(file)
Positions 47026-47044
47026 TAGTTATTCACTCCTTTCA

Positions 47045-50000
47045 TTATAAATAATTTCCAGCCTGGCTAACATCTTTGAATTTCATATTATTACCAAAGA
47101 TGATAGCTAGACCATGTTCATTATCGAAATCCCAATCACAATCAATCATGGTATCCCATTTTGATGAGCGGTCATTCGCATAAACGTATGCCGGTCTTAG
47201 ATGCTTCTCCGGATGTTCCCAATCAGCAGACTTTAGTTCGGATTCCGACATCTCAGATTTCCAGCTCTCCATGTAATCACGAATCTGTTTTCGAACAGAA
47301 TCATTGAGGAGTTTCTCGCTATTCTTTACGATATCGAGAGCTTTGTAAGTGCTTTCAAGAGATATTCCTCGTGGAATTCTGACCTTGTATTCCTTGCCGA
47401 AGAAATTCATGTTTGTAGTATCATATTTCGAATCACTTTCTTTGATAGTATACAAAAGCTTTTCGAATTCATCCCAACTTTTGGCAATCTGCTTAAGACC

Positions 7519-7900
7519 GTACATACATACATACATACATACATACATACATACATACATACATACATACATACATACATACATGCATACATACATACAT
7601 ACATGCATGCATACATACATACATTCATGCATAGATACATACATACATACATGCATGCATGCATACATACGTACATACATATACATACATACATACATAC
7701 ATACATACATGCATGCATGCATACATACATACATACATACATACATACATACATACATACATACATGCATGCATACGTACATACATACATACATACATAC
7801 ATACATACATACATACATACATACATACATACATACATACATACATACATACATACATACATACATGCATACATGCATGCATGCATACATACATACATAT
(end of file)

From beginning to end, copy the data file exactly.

Positions 47026-47044
47026 TAGTTATTCACTCCTTTCA

Positions 47045-50000
47045 TTATAAATAATTTCCAGCCTGGCTAACATCTTTGAATTTCATATTATTACCAAAGA
47101 TGATAGCTAGACCATGTTCATTATCGAAATCCCAATCACAATCAATCATGGTATCCCATTTTGATGAGCGGTCATTCGCATAAACGTATGCCGGTCTTAG
47201 ATGCTTCTCCGGATGTTCCCAATCAGCAGACTTTAGTTCGGATTCCGACATCTCAGATTTCCAGCTCTCCATGTAATCACGAATCTGTTTTCGAACAGAA
47301 TCATTGAGGAGTTTCTCGCTATTCTTTACGATATCGAGAGCTTTGTAAGTGCTTTCAAGAGATATTCCTCGTGGAATTCTGACCTTGTATTCCTTGCCGA
47401 AGAAATTCATGTTTGTAGTATCATATTTCGAATCACTTTCTTTGATAGTATACAAAAGCTTTTCGAATTCATCCCAACTTTTGGCAATCTGCTTAAGACC

Positions 7519-7900
7519 GTACATACATACATACATACATACATACATACATACATACATACATACATACATACATACATACATGCATACATACATACAT
7601 ACATGCATGCATACATACATACATTCATGCATAGATACATACATACATACATGCATGCATGCATACATACGTACATACATATACATACATACATACATAC
7701 ATACATACATGCATGCATGCATACATACATACATACATACATACATACATACATACATACATACATGCATGCATACGTACATACATACATACATACATAC
7801 ATACATACATACATACATACATACATACATACATACATACATACATACATACATACATACATACATGCATACATGCATGCATGCATACATACATACATAT